The 'dark figure' of crime has many other factors which make it very hard for it to be exposed. Witnesses of crimes are often fearful of the consequences of reporting the crime which they have seen with the negative outcomes far outweighing the positive. This can be seen regularly in southern Italy where witnesses to Mafia killings will not come forward as the police have to show they can protect them before they report the crime. Another reason is the effort versus the result, reporting something such as a stolen phone where there is almost no chance of getting it back is rare as it is easier simply to buy another.
Crime within a family, relationship or friendship also is seldom reported as the bond is determined more important. Parents generally will not report theft committed by their children or report that they are a drug addicts as they do not wish to lose them. Similarly wives often refrain from reporting physical abuse as they still believe in their marriage and have feelings towards their husbands. On the other side of this Husbands do not report abuse from their wives as they are ashamed even though it is relatively common with 1 in 4 women being abused by their partner (http://tinyurl.com/4m3tlm) the opposite statistic of men abused by their partner is only 1 in 6 which is not far behind. (http://tinyurl.com/267wsdg). Furthermore sexual crimes against women may also avenged by relatives such as brothers or fathers to prevent the female from having to be put through the ordeal of going to court.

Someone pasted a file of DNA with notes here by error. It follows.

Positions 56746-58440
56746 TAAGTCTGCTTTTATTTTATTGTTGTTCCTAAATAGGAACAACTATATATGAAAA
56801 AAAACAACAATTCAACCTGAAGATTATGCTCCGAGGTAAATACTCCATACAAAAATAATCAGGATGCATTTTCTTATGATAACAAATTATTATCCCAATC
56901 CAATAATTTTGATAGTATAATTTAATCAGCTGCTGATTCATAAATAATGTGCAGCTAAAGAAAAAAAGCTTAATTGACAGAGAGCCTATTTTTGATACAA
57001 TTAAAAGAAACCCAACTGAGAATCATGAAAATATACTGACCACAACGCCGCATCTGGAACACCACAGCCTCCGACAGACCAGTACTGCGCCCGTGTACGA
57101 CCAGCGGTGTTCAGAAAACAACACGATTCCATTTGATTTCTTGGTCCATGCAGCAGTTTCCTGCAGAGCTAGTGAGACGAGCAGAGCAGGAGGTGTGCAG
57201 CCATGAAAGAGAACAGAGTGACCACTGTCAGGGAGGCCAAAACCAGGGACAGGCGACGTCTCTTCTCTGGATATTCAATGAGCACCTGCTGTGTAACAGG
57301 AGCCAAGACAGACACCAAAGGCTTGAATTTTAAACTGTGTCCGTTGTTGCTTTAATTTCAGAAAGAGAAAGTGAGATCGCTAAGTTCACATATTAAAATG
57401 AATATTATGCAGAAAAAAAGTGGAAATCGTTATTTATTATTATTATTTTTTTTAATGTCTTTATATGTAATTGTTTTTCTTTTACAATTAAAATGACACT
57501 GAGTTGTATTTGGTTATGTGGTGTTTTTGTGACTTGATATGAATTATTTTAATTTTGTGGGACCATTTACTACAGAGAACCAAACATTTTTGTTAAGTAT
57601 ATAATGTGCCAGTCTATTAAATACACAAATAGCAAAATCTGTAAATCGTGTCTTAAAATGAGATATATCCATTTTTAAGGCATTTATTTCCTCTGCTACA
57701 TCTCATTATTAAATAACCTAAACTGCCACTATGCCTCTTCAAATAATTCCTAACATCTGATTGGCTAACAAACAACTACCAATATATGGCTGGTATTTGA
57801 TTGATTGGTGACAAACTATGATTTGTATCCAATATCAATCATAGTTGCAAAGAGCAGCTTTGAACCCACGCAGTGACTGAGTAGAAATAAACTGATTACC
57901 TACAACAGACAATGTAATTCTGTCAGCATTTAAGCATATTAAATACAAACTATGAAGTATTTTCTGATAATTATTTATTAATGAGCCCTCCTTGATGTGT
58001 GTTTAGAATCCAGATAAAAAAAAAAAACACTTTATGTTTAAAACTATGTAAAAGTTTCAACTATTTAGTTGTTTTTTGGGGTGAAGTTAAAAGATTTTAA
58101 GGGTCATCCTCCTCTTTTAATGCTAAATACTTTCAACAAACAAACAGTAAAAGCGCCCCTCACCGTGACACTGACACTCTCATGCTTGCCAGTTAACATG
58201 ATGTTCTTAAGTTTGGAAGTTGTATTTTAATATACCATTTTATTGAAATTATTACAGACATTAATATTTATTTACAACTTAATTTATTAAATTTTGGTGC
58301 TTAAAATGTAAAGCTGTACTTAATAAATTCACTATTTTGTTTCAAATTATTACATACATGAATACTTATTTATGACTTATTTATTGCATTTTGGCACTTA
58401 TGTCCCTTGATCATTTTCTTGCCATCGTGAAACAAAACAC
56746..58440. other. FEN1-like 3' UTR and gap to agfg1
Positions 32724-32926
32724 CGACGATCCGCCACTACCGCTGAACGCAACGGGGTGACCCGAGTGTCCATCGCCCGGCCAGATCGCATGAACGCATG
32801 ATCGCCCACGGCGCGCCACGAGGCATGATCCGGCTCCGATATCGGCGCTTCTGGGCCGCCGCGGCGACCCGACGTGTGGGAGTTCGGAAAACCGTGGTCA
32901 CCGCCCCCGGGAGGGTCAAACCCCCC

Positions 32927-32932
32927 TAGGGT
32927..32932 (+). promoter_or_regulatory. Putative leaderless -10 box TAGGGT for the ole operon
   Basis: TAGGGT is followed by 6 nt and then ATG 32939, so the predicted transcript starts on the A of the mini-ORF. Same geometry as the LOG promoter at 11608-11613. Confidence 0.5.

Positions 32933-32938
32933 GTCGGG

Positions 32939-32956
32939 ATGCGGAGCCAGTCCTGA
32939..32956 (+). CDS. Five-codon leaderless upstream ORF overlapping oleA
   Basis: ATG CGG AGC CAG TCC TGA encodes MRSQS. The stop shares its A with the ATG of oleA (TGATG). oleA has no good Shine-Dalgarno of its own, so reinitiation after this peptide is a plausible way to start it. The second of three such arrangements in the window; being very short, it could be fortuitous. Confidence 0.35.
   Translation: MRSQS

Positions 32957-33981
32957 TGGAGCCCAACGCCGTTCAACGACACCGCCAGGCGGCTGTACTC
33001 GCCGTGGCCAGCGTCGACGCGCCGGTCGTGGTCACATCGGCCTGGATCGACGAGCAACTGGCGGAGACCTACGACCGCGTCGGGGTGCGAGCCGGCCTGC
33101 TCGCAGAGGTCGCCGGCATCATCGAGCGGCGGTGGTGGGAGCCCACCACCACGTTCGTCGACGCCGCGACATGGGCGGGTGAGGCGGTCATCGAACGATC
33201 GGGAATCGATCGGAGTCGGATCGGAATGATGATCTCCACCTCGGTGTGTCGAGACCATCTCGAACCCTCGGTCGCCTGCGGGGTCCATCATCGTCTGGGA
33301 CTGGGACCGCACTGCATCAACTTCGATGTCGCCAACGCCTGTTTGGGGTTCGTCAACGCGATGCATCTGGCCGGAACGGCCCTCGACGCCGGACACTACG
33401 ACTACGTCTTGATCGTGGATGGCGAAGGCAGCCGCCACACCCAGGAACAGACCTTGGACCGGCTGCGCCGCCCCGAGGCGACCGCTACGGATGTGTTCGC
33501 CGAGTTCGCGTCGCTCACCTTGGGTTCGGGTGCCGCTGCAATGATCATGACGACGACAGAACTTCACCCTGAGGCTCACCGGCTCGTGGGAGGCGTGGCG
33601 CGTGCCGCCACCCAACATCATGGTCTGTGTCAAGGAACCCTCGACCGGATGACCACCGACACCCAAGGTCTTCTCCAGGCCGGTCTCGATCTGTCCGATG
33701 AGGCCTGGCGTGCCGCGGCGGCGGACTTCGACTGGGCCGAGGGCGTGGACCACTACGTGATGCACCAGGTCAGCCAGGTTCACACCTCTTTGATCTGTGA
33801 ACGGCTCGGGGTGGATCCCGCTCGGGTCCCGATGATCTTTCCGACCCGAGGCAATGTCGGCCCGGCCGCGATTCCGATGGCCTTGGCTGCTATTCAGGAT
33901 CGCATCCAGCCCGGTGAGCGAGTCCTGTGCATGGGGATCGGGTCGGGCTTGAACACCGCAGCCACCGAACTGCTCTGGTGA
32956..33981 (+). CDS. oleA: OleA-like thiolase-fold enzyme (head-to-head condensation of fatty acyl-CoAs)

Since the Second World War the crime rate has risen in the official statistics and there can be several explanations for this which make it extremely difficult to gauge by how much the true crime rate has changed. Most people would say that this indicates that behaviour has worsened over time and seek explanations in changes in families, education or general change in society. This may be true but these statistics cannot prove this on their own. The change in definitions of crime can be one example of this such as 'perks' of the job, 18th Century artisans who worked with gold believed that waste material belonged to them, this of course would be classed as theft now similarly a law has now been passed where it is possible a husband to rape his wife where this before would not have been a crime. Even more recently changes in the law have meant that the drug mephedrone is now classed as a class B drug where it previously had not been illegal to sell as long as it was labelled not for human consumption.
The increases in the crime rate between the Second World War and today can also be attributed in part to the unknown 'dark figure'. It is estimated to be anywhere between six to ten times larger than the official figure and its change may relate to the official statistics in several ways. The true crime rate may have proportionally increased in relation to the recorded crime rate i.e. the 'dark figure' may have increased by the same factor as the statistical crime rate. Another possibility is that police efficiency has increased and the dark figure has been decreased as the official figure rises. A third option which is widely depicted in media dramas and documentaries such as 'Shameless' is that the 'dark figure' has increased in troubled areas and is largely ignored by police as they focus more on crimes which occur in easier areas to manage.